Urban design research designates various classifications and descriptors for urban network patterns. Some descriptors refer to street configurations or intersection topologies, while others refer to the alignment of streets and urban spaces. Marshall (2005) argues that recognised sets depend on the target of study . He also points out that urban morphology classification requires emphasising the geometry of formed blocks. The case studies considered in this research warrant discussing Marshall’s A-type (Altstadt) network topology, which is typical of old walled cities with angular routes oriented in various directions. Often, this pattern topology is seen as the core of the city, and rudimentarily grows radially outward. As a result, the configuration of the urban network may have high connectivity, but it is characteristically impermeable (MARSHALL, Stephen, 2005).
Public Spaces & Interstitial Spaces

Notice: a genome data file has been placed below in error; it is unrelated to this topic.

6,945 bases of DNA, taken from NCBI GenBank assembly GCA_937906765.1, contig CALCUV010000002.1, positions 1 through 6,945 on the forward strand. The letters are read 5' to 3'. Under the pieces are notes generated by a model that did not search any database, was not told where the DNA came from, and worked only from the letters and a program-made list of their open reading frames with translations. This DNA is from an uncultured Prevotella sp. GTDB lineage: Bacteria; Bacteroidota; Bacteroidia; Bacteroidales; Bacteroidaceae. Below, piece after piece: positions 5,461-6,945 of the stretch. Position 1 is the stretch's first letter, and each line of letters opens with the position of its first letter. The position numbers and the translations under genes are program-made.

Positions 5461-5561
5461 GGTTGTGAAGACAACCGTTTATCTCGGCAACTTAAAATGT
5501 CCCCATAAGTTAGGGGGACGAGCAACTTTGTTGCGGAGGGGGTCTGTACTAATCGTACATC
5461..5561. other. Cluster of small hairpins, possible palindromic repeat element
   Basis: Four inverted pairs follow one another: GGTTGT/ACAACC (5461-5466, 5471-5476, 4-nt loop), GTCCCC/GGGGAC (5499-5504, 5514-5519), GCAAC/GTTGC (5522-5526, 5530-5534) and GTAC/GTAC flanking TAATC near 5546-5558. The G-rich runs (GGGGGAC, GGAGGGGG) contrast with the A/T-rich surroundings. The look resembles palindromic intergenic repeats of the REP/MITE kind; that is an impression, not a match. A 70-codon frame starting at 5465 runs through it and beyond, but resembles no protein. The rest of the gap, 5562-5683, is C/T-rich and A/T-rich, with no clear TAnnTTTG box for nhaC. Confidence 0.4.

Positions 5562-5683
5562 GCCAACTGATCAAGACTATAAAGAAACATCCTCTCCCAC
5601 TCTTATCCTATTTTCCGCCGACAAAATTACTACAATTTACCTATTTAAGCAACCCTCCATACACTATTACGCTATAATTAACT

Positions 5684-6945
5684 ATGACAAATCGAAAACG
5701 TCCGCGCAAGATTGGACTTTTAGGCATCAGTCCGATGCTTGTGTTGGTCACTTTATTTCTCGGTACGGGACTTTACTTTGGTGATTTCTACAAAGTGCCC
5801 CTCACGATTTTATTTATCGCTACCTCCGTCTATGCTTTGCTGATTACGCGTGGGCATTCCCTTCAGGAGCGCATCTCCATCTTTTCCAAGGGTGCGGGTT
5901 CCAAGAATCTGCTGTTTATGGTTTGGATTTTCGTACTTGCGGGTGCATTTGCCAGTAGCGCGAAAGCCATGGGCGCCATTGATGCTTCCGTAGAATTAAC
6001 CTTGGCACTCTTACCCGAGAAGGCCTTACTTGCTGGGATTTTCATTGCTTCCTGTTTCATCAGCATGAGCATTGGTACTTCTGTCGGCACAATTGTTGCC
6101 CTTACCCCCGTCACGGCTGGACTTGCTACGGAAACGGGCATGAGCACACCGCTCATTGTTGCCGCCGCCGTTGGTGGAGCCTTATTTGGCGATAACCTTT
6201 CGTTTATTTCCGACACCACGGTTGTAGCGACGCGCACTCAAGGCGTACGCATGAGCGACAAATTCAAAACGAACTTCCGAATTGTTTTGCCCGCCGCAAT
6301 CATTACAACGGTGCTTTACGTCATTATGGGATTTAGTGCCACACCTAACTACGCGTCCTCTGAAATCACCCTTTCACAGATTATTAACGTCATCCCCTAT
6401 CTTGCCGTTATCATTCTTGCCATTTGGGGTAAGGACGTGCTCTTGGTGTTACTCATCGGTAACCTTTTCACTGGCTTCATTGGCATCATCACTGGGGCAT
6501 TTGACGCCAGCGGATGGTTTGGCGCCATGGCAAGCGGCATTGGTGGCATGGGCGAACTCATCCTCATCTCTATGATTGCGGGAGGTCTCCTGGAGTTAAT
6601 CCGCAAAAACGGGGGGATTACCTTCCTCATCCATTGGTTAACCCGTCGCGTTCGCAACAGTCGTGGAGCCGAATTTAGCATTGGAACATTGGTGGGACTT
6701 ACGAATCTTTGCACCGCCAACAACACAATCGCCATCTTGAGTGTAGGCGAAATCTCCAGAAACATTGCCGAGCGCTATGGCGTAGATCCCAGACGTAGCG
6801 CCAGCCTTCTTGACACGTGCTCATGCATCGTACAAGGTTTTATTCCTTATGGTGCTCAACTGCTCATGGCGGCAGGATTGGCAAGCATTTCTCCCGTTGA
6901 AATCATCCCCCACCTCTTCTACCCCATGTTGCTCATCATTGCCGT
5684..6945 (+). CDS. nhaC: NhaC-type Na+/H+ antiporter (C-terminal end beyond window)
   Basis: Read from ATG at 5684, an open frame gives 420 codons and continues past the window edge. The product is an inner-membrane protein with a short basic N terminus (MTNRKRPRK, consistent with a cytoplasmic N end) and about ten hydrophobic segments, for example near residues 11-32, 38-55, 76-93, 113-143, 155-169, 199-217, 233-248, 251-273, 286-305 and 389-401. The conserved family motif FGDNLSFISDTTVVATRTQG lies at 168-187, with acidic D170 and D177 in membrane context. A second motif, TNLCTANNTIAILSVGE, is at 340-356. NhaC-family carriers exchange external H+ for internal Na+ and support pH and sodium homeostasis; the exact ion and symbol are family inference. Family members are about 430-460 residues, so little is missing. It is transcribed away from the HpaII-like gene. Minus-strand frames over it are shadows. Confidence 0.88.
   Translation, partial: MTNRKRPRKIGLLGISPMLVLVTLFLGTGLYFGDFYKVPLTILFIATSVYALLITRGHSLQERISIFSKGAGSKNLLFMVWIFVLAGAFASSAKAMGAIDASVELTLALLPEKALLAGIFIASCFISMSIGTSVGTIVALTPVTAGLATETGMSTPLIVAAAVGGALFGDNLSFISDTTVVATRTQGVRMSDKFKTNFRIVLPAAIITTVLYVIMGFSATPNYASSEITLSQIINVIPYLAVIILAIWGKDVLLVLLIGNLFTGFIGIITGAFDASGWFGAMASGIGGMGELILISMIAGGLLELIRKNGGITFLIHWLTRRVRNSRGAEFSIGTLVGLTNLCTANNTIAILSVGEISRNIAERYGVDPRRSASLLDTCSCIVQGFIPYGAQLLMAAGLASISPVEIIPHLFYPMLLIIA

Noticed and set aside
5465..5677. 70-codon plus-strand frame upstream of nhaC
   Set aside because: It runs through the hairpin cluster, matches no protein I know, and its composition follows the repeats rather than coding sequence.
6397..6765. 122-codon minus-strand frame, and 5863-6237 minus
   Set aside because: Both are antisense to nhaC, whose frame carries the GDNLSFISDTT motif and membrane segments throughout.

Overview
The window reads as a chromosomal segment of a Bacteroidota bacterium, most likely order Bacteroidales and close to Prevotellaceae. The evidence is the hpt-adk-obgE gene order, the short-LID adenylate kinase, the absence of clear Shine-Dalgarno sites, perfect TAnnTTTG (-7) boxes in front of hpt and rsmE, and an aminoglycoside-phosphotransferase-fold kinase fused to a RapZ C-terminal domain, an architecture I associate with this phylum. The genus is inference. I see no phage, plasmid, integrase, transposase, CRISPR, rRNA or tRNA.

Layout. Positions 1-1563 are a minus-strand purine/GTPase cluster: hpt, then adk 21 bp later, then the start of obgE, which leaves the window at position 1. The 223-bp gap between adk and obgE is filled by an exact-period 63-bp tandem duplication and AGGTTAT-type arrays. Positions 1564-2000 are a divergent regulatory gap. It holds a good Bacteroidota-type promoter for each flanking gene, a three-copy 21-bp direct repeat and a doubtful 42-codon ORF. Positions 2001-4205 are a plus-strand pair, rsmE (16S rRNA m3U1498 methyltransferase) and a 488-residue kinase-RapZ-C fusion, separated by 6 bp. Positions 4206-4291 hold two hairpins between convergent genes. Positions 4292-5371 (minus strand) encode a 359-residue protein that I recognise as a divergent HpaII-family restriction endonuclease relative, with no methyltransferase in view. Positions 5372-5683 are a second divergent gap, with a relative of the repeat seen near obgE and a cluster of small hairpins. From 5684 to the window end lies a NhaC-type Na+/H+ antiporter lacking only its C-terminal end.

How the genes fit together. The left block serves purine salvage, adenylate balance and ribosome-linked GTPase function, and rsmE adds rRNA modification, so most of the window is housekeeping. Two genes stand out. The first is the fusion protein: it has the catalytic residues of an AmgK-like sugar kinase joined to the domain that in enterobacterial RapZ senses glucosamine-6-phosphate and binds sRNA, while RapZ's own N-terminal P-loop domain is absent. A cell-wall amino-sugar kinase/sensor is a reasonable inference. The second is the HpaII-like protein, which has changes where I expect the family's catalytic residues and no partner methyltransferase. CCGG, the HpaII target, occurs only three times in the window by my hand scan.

Only when both streets and buildings exist can a city substantiate. Streets and public spaces are not just the void between buildings; they are urban units and are a part of the urban social fabric. Public spaces are designed as void volume that is circumscribed by the vertical elements of a city. In general, cities have significant vertical dimensions; however, the ‘urban signature’ of a city is distinguished along a datum surface. Thus, city shapeness is better represented as a two-dimensional organisational plan. A typical city plan has a set of isolated similar areas (land parcels) surrounded by linear interdependent and interconnected elements (streets systems). This order is known as archipelagos, a system illustrated in the continents surrounded by oceans. The contiguity of street systems regulates urban order, and private plots connect directly to this contiguous network. Buildings located on these private plots house social groups comprised of various types of social units. The route network is a conjugating tissue of public spaces between these social groups (MARSHALL, Stephen, 2008).